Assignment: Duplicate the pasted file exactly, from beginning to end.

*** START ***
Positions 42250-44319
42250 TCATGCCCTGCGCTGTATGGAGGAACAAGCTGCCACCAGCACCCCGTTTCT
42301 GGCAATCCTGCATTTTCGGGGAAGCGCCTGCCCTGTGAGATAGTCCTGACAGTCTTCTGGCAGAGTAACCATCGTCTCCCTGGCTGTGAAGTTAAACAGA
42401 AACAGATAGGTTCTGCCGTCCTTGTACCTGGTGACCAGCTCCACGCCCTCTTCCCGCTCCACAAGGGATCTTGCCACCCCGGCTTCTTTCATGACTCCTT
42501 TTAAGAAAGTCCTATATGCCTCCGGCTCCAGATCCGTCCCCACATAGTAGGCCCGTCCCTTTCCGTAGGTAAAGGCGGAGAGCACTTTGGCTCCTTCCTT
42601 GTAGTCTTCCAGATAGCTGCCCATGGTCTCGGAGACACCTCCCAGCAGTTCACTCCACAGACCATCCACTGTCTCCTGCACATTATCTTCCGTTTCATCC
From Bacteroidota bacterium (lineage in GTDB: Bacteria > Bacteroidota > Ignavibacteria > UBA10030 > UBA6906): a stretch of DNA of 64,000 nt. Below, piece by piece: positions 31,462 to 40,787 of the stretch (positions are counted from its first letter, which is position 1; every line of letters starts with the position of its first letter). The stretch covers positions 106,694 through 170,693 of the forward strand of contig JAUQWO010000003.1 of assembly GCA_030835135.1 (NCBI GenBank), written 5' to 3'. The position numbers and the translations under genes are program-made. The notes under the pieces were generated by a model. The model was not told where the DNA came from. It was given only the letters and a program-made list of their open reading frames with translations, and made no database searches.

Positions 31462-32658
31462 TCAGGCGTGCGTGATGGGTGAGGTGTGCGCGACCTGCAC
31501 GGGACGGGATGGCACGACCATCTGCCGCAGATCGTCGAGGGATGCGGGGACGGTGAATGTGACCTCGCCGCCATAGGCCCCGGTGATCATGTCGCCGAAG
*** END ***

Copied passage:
Positions 42250-44319
42250 TCATGCCCTGCGCTGTATGGAGGAACAAGCTGCCACCAGCACCCCGTTTCT
42301 GGCAATCCTGCATTTTCGGGGAAGCGCCTGCCCTGTGAGATAGTCCTGACAGTCTTCTGGCAGAGTAACCATCGTCTCCCTGGCTGTGAAGTTAAACAGA
42401 AACAGATAGGTTCTGCCGTCCTTGTACCTGGTGACCAGCTCCACGCCCTCTTCCCGCTCCACAAGGGATCTTGCCACCCCGGCTTCTTTCATGACTCCTT
42501 TTAAGAAAGTCCTATATGCCTCCGGCTCCAGATCCGTCCCCACATAGTAGGCCCGTCCCTTTCCGTAGGTAAAGGCGGAGAGCACTTTGGCTCCTTCCTT
42601 GTAGTCTTCCAGATAGCTGCCCATGGTCTCGGAGACACCTCCCAGCAGTTCACTCCACAGACCATCCACTGTCTCCTGCACATTATCTTCCGTTTCATCC
From Bacteroidota bacterium (lineage in GTDB: Bacteria > Bacteroidota > Ignavibacteria > UBA10030 > UBA6906): a stretch of DNA of 64,000 nt. Below, piece by piece: positions 31,462 to 40,787 of the stretch (positions are counted from its first letter, which is position 1; every line of letters starts with the position of its first letter). The stretch covers positions 106,694 through 170,693 of the forward strand of contig JAUQWO010000003.1 of assembly GCA_030835135.1 (NCBI GenBank), written 5' to 3'. The position numbers and the translations under genes are program-made. The notes under the pieces were generated by a model. The model was not told where the DNA came from. It was given only the letters and a program-made list of their open reading frames with translations, and made no database searches.

Positions 31462-32658
31462 TCAGGCGTGCGTGATGGGTGAGGTGTGCGCGACCTGCAC
31501 GGGACGGGATGGCACGACCATCTGCCGCAGATCGTCGAGGGATGCGGGGACGGTGAATGTGACCTCGCCGCCATAGGCCCCGGTGATCATGTCGCCGAAG